Liturgical Calendars

« Back to Liturgical Calendars

Saint John Baptist Vianney


In France at Dardilly, in 1786, there was born to a family of godly farmer-folk, named Vianney, a son, John Baptist Mary, who even as a child gave no small sign of holiness. In those days the Church in France was much hindered because of a revolution, and there was little religious instruction. At the age of eight John was often sent to tend the sheep, whereat sometimes he gathered together other little lads, and instructed them by word and deed in the Rosary, making them meanwhile kneel and pray with him. Sometimes also he would turn the flock over to anyone at hand, and withdraw into a more secluded spot wherein to find better occasion for prayer. When the Church was restored in France, John purposed to become a priest. Howbeit he had hitherto learned only the bare rudiments, and so was taken in charge by his parish priest for further instruction. Whereupon he was conscripted into the army, and shortly after, by a strange mischance, was posted as a deserter. To escape death he was forced to hide for many months, until his position was regularized. Meanwhile, as well as after he was discharged from the army, he gave himself to study. But he was slow of mind and could scarce master his lessons. Wherefore he besought God's help, and that as well by fasting as by prayer, importunately imploring such gifts as he needed. Thus, and by dint of much labour, he was able to finish his theological studies, and finally was found with sufficient knowledge for ordination.

Somewhat under three years he acted as assistant to his own parish priest, and then was given the cure of Ars, a little village which in spiritual things was a waste and desert place, but which he made to blossom like the rose. For he encouraged frequent Communions and instituted devout guilds, and was successful in teaching the Faith, so that Catholic devotion began to flourish. Meanwhile, because he believed it was the bounden duty of the pastor to make reparation for the sins of his people, he spared in their behalf neither prayers nor vigils, nor continual fastings. In particular he encouraged his penitents to make many little ejaculatory prayers, saying: Such prayer is like straw scattered here and there, which on being set on fire will make many little flames which are very hot. Whereas Satan could no longer endure the Christian manhood of this servant of God, the same evil one at first beset him with many vexations, and afterwards withstood him, like as it were, in open contest. But John Vianney had courage to suffer even the most dreadful afflictions, and they availed for the conversion of his people.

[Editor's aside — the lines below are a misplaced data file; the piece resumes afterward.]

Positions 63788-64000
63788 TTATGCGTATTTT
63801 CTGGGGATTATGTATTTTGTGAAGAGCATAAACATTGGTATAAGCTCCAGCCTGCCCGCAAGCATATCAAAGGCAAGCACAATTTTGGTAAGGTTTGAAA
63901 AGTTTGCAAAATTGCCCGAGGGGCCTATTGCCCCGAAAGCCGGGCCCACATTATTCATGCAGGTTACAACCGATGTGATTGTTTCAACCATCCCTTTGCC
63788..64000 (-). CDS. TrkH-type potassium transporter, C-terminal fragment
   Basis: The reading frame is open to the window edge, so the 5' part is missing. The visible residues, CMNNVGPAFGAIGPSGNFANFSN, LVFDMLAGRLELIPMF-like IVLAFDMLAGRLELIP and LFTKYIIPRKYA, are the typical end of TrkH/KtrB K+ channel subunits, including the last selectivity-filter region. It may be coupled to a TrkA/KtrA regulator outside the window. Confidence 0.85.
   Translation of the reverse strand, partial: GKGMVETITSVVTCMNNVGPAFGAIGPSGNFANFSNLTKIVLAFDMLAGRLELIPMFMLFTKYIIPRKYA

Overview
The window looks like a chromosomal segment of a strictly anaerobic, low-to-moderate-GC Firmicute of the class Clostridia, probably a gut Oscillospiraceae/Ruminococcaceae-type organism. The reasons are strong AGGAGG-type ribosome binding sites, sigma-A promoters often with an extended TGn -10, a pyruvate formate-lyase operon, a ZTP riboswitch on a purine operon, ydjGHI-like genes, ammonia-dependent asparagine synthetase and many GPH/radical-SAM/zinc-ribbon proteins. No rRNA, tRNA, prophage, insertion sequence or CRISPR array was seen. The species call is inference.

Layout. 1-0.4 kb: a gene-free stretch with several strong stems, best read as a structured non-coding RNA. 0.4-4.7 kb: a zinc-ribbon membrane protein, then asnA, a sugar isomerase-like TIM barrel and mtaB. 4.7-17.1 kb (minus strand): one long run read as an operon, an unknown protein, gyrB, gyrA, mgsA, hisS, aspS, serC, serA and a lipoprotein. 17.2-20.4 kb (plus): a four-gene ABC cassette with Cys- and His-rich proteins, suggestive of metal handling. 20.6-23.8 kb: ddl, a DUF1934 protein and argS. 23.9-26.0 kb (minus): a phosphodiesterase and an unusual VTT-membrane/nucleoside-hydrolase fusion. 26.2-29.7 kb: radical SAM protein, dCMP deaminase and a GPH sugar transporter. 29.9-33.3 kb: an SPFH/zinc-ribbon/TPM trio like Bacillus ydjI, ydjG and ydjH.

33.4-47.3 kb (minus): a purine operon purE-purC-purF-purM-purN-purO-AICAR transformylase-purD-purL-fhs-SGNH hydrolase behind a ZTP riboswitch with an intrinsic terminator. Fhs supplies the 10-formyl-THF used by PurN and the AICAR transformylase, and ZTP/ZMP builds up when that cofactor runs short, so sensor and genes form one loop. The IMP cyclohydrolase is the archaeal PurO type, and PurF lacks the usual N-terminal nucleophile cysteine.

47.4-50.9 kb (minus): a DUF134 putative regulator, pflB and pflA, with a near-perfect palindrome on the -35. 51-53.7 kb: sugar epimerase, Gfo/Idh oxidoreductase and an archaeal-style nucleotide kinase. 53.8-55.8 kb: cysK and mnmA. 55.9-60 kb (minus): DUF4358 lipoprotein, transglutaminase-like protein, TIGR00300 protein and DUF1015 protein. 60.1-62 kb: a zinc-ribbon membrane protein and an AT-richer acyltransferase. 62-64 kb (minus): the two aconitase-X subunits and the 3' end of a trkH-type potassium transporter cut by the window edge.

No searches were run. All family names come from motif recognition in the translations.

Often he was invited to act as missioner in other parishes. From this experience he was moved to arrange for the preaching of parochial missions in a continuous order in more than an hundred parishes, wherefrom grew frequent pilgrimages to Ars of those who knew of the power of this holy priest. So it came to pass that during his last twenty years at Ars well nigh an hundred thousand people of every rank and age came yearly thereto; and that not only from France and Europe, but even from distant parts of the Americas. And apart from the time necessarily devoted to sleeping or eating, he was either at the altar, in the pulpit, or hearing confessions. Worn out rather by labour than by old age, he rested in the embrace of the Lord on August 4th, 1859, being seventy and three years of age. Amongst the Franciscans he is especially beloved, because he early joined their Third Order, and through observance of its ideals, became a true son of Saint Francis. In 1925 he was formally canonized, and in 1929 he was declared the principal patron of all parochial clergy throughout the world.


ALMIGHTY and merciful God, who didst wonderfully endue Saint John with pastoral zeal and a continual desire for prayer and repentance: grant, we beseech they, that by his example and intercession; we may win the souls of our brethren for Christ and with them attain glory everlasting. Through the same our Lord Jesus Christ, who liveth and reigneth with thee and the same Spirit ever, one God, world without end. Amen.

The Anglican Breviary, Frank Gavin Liturgical Foundation, Inc., New York, 1955, pages 1372-1373

Additional Information:

For additional readings, or to learn more about the Anglican Breviary, visit The Anglican Breviary Website.

Ordo Kalendars are available from the Anglican Parishes Association Book Publisher.